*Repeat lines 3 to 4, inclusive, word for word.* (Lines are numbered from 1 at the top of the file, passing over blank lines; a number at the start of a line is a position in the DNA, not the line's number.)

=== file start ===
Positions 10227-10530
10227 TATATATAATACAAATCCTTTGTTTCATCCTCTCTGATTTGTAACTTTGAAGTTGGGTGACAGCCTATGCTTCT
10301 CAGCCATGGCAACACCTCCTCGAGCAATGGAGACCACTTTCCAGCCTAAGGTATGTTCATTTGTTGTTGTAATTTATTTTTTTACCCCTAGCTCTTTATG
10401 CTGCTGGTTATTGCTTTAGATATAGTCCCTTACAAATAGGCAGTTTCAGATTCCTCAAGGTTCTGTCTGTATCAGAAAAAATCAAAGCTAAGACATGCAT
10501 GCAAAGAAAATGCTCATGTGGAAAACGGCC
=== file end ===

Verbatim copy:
10301 CAGCCATGGCAACACCTCCTCGAGCAATGGAGACCACTTTCCAGCCTAAGGTATGTTCATTTGTTGTTGTAATTTATTTTTTTACCCCTAGCTCTTTATG
10401 CTGCTGGTTATTGCTTTAGATATAGTCCCTTACAAATAGGCAGTTTCAGATTCCTCAAGGTTCTGTCTGTATCAGAAAAAATCAAAGCTAAGACATGCAT